Maya Angelou died this morning, and we have lost an amazing woman whose spirit, spirituality, example and words touched so many people, including me.
Two days ago, Angelou wrote on Facebook that she had to cancel her visit to the Major League Baseball Civil Rights Game ceremony because of an unexpected medical emergency. It wasn’t the first time recently she had written something about her health on FB, and I thought to myself that I should write her a letter to let her know how her words have inspired me over the years.
Today, her agent announced the “noted author and poet died near her home in Winston-Salem, North Carolina early this morning.” I won’t be writing that letter, and it’s not the first time that someone I admire, someone I consider one of my heroes, has died before I sent an intended letter. Madeleine L’Engle was the author and poet whose words changed the entire trajectory of my life when I read “A Wrinkle in Time” when I was 12. She died in 2007, and there was a half-written letter in my stationary box that I didn’t think was good enough to send yet. It’s still there.
Reaching out to a hero takes courage.
I wrote those words to a friend just yesterday who had reached out to one of her heroes, a celebrity of sorts, and the hero responded. I, too, recently reached out to one of my heroes, Laurie David, when I saw her at the “Fed Up” preview, to let her know how something she wrote inspired me personally and made a difference during a troubling time. Laurie responded with even more inspiration.
Thinking about this all this morning is a reminder to me that I need to have the courage to reach out to my heroes (whether I think my words are good enough or not), and I should do it sooner rather than later because later might be too late.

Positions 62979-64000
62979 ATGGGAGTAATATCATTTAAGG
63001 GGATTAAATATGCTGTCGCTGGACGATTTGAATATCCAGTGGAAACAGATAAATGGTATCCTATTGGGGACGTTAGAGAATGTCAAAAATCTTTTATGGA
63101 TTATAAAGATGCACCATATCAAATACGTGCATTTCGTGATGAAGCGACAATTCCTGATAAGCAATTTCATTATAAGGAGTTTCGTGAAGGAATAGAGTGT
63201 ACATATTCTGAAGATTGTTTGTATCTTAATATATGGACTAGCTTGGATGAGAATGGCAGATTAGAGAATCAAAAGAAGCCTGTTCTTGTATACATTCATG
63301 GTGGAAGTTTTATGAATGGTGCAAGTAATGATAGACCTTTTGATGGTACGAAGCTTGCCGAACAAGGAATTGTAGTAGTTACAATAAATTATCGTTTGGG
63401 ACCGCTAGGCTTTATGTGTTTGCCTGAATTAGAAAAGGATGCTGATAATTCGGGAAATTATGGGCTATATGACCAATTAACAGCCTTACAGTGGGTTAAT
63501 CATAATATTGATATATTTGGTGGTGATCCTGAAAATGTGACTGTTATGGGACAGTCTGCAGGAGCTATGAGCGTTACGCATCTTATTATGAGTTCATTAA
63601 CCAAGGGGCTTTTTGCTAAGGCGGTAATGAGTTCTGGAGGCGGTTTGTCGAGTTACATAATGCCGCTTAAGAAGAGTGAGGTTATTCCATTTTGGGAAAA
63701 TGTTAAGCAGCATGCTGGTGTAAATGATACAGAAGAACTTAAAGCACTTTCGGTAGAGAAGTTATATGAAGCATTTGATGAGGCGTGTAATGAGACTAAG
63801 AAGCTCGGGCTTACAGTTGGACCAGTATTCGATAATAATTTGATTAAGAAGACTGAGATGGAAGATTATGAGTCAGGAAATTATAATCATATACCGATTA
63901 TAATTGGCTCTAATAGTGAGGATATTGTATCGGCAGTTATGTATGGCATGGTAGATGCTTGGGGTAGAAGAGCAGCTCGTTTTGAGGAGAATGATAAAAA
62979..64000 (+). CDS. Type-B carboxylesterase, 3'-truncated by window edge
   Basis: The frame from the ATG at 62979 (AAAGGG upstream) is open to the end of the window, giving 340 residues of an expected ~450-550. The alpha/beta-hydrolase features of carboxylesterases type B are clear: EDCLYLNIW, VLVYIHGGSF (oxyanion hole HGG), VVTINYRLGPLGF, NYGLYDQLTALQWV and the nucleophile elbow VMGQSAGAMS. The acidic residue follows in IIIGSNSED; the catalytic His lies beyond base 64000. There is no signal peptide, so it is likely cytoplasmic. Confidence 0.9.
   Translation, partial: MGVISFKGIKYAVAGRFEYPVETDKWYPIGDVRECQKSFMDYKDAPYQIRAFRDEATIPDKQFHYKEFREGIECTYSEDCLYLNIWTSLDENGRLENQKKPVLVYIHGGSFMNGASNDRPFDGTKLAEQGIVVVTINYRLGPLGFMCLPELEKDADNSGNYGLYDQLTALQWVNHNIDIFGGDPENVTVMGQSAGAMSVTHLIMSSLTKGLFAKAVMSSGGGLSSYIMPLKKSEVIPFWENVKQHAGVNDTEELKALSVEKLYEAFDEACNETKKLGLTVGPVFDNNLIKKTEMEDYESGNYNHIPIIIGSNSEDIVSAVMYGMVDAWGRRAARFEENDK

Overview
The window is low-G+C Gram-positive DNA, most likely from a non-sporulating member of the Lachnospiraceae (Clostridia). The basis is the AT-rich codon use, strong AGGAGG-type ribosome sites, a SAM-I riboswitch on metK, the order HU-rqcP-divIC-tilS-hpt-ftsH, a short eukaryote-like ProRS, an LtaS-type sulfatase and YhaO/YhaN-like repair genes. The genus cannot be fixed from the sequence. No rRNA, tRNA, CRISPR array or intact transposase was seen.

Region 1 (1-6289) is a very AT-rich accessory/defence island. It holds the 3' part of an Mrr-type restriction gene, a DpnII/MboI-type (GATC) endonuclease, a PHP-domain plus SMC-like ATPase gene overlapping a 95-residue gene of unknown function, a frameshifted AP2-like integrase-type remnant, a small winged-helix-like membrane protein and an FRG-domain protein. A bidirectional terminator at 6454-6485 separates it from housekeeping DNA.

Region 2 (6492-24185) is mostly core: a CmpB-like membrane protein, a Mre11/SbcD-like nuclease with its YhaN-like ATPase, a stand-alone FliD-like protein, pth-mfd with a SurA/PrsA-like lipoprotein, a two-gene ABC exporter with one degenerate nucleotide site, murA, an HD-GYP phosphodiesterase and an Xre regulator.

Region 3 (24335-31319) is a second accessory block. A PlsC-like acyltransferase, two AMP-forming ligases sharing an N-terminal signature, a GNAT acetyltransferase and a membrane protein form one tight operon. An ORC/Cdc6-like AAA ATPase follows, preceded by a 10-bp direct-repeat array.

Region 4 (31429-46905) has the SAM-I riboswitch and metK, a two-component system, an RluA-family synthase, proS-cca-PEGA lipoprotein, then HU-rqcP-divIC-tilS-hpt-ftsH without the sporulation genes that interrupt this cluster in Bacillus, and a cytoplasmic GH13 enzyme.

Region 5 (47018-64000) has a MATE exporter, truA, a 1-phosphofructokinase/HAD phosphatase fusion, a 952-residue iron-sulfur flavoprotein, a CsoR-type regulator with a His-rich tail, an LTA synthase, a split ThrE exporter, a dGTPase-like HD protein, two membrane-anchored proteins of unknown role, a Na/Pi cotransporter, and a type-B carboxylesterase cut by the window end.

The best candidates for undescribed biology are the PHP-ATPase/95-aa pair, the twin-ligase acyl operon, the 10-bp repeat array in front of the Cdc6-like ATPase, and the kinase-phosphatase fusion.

What I didn’t get to tell Maya Angelou was that a few of her sentences in “I Know Why the Caged Bird Sings” have stayed with me since I read them in my early 20s, and I’ve attempted to live by them.
If there’s something you don’t like, change it. If you can’t change it, change the way you think about it. Don’t complain.
I had a high school history teacher who had an eight-page hand written letter from James Cagney. He wrote to Mr. Cagney to tell him how much he admired him. That letter was my teacher's prized possession. As a kid, I loved old movies and James Cagney was one of my favorite actors. Most of my classmates didn’t know who he was and thought it was boring to have to listen to our teacher read this letter from the man. I hung on every word.
The teacher had us write to three people we admired. I chose Jimmy Stewart, Lisa Whelchel from “The Facts of Life,” and singer Amy Grant. I didn’t get back a single letter, let alone an eight-page one. I didn’t think much of it at that the time, but years later when Jimmy Stewart died, I was so glad I had written that letter to him.
I’m also glad my history teacher taught me it was important to reach out to the people I admire and let them know. Sometimes they might respond; sometimes they may not. Either way, it’s okay. It’s still good to get your thoughts and feelings out and know that you told someone they were special in your life. And, if they do die, you won’t be left to wrestle with, “I always meant to…”
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